I will tell you, dear reader, a little about my journey to aspiring historical novelist. I dabbled for years with stories in my head, fan fiction, NaNoWriMo, and eventually trying half heartedly to pull some of this work into a coherent novel. Like many another writer, I worked full time, had a life, and there was only so much energy left over for writing. At times, those efforts were a high priority for me. I was in some kind of flow and did little but work, eat, sleep, and write. At other times, I seemed to be at the mercy of events beyond my control. The main characters in my Work in Progress would retreat into the shadows then, but they were always with me, always whispering. They did not take kindly to being ignored.
Then a couple of things happened. I retired from my public law practice and began working with a terrific law firm. I thought I might write in my spare time. Wait, what spare time? I faced a learning curve I hadn’t quite anticipated and a significant amount of travel. A couple of months later, I came across an opportunity to apply for a Master Class at Hedgebrook, a writing retreat for women on Whidbey Island. The class was to be led by best-selling author Deborah Harkness, which really got my attention.
I had enjoyed and admired Deb’s imaginative historical novels, A Discovery of Witches and The Shadow of Night, and in fact was in the middle of re-reading them. (The Book of Life, which completed the All Souls Trilogy, was published a few months later.) As a reader, I knew Deb as a compelling storyteller, whose novels were rich with the immediacy of historical detail and context. I was also attracted because as a historian and a professor, she certainly knew history and historical research and she would know how to teach. Moreover, I had been to a Hedgebrook Salon a couple of years previously, so I had some idea of what a stay there would be like — a respite, a gift, even potentially life-changing.
In spite of my nervousness about sharing my work with others, I decided to apply — one of those things you do with modest expectations while saying something to yourself like, “Might as well.” To my joy and surprise, I was accepted. I was generously given time off, and in March 2014 was part of Deb’s first Hedgebrook Master Class, “Past Tense: History as resource and inspiration.”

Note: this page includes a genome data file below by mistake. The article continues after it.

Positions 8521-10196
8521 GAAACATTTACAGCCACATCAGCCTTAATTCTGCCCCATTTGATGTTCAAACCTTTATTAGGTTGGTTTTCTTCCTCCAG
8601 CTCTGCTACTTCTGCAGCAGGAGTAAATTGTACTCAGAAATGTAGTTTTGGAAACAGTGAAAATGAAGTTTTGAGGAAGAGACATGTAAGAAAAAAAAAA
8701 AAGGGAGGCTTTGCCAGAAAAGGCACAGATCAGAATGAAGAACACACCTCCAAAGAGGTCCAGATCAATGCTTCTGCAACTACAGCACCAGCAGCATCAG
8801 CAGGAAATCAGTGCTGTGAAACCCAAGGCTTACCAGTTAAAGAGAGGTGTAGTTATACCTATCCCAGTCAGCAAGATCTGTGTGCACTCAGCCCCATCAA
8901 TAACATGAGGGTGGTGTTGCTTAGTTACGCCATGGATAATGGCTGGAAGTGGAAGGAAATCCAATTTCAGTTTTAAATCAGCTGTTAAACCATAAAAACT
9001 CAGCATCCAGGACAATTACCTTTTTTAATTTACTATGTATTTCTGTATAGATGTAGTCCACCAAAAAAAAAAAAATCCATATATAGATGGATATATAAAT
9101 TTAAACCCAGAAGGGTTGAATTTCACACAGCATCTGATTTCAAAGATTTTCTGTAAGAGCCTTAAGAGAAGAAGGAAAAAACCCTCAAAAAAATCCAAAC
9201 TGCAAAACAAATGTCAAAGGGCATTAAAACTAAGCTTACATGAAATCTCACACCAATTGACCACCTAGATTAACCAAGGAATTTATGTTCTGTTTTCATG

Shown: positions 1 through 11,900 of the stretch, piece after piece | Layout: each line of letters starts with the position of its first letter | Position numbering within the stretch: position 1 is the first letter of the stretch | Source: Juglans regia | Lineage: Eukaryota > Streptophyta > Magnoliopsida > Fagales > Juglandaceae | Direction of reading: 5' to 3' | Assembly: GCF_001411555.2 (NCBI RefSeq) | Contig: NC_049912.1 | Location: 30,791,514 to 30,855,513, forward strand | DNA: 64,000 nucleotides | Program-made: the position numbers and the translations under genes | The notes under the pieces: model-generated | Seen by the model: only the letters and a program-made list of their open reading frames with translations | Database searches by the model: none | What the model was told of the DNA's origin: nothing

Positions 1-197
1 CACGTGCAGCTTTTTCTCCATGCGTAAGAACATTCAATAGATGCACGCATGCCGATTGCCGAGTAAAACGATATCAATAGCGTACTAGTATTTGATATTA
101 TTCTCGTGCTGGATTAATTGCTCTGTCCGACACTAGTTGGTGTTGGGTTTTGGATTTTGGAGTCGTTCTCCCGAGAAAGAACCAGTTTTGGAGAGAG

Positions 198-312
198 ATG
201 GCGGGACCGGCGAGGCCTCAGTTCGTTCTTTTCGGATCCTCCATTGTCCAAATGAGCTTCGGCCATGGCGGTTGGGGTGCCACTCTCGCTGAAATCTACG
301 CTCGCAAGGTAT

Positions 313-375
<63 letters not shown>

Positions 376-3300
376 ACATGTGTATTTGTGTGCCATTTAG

Everyone says Hedgebrook is magical and it is. You are in the care of an amazing and dedicated staff. I felt respected and embraced not only by Deb — who is one of the smartest and and kindest people I have ever met in my life — but my fellow writers, five women I now think of as sisters. I lived in a cottage in the woods. Writing this now, those few words — I lived in a cottage in the woods — transport me back to that time and place, what it felt like to write and read and dream in the window seat of Owl Cottage. In that short, long week I worked on my manuscript and characters, yes. But more importantly, I was given the time, space and energy to think through a pretty profound question: What do I want to do with the rest of my life?
I got past some of my shyness about sharing my work. I began to see how meaningful it would be to be part of a writing community. I admitted I did not want to practice law as much as I wanted to tell stories. I realized that, finally, at retirement age, I could give myself permission to do exactly what I wanted. When an owl flew silently across the road one night as I walked home (home!) with one of my new sisters, it seemed like a sign.